I wrote a book, 'Dropping the P Bomb' about my Parkinson's diagnosis.
Order the book here.
I’m Emma and I have Parkinson’s. I just turned 30 which was terrifying enough. And I’ve moved back in with my parents because I’m buying a house. So I pretty much just need to get married and I’m the full set of answers to a Cosmo magazine stress questionnaire.
You’re probably frantically Googling Parkinson’s as you read this, I know it’s what everyone does, to be honest I was Googling the whole way home from the hospital appointment where they told me it was a possibility, throughout the day after my MRI scan and sneakily under the table when I went in for my results and we all knew it was going to be ‘interesting news’.
That’s why I prefer to drop the P bomb by text or Facebook message, not because I’m scared of talking about it, but because it gives people at least ten minutes solid Googling time, 12:52 if they get distracted by a cat video on YouTube.
Anyway, imagine one of those passing of time montage things and you’re back in December 2012. I’m trussed up in a sequin number in a hotel in Norfolk, it’s my dad’s 60th, the whole family and all his friends are out in force, I’ve got a gin and tonic in hand and I’m working the room like any good daughter at a social gathering when a family friend floors me with five words.
‘What’s wrong with your arm?’
She’s sussed me. It’s game over. I’ll now not be able to get away with dodging my doctor’s appointment to see if I have carpal tunnel; Mum and Dad have heard her and are giving me knowing looks. Drat. Ten months of trying to ignore the fact that my right arm has a mind of its own are over, I’ll have to resign myself to the fact they’ll be smug that they knew I should see a doc. Parents One Emma Nil.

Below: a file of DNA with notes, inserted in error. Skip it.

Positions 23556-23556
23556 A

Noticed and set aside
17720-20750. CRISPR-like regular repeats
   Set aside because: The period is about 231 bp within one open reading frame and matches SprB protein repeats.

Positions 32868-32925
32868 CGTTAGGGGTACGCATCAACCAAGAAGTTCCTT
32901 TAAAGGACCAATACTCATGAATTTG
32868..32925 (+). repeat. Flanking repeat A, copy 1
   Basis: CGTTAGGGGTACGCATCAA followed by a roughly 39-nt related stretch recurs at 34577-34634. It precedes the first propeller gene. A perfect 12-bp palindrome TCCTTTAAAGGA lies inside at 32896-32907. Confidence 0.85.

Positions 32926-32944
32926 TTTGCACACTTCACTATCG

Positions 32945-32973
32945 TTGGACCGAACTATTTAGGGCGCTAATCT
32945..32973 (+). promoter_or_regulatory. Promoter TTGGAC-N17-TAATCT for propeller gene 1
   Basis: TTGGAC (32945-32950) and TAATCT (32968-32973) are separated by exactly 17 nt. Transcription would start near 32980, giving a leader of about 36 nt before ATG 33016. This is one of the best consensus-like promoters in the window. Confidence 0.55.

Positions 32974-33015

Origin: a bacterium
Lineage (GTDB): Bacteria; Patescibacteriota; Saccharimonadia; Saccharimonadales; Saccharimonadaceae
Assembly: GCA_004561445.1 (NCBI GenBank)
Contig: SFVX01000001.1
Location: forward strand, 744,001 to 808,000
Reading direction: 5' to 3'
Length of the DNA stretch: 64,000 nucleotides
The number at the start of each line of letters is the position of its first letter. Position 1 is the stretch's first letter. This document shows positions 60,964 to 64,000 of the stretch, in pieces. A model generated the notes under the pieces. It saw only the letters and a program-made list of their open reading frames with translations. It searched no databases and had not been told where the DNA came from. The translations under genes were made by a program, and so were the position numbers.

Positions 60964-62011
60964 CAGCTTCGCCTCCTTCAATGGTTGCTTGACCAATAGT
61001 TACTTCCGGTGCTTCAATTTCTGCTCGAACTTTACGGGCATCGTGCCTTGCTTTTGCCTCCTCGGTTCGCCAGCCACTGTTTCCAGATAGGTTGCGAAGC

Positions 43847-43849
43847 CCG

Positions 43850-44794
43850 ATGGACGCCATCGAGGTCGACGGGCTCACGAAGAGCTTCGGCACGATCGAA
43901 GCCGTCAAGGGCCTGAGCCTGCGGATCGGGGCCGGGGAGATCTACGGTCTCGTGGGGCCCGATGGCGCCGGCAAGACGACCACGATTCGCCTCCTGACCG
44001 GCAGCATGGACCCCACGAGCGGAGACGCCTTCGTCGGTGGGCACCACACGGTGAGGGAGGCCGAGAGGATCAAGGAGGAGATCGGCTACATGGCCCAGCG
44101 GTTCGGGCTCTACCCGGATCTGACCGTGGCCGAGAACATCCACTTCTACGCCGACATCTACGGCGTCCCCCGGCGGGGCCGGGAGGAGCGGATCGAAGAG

Time montage forward a few weeks and I’m at my local surgery, she’s nice for a doctor, but she seems to be taking my arm a bit seriously, making me walk up and down the corridor (those are legs, love) and hitting me with the hammer thing that hurts a bit but doesn’t make anything move except for my foot which wants to kick her for whacking me. She refers me to the neuro department of my local hospital and I know she has to do that to be cautious so I don’t judge her too heavily on the fact I’ll have to take another day off work and haul my stupid arm down to the hospital on the bus.
A mini montage later (things move quicker when the NHS are worried) and I’m in the office of a charming neurologist whose soothing voice puts me into the sort of listening coma only normally achieved by a sixth form maths student at last period on a Friday. He seems surprised that I came to see him alone. I seem surprised that he doesn’t think a 29 year old can manage six stops on the bus. I slip out of my coma around the point he P bombs me. Very subtly. So I almost miss it. And I realise I probably should have brought an adult with me because 29 isn’t old enough to hear that word unsupervised by a hug-providing grown-up. But he’s saying it’s a possibility not a definite. So he books me for some scans and I leave. And I call my grown-ups. And I Google. And I cry a little bit.
The scanning was interesting. They pretty much just plugged me into some headphones blaring Adele and scanned the living daylights out of me. I had a cold and there was a glass shield over my face to stop me moving and I was willing myself not to sneeze. Or cry. Or dash my brains out on it (Adele can make me go either way). And then we were done and I went back to work. And they told me not to think about Parkinson’s. But Google is like a magnet for the concerned and curious and all the old folks with their walking canes and pained faces peering out of my iPhone window at me knew just as well as I did, I had it.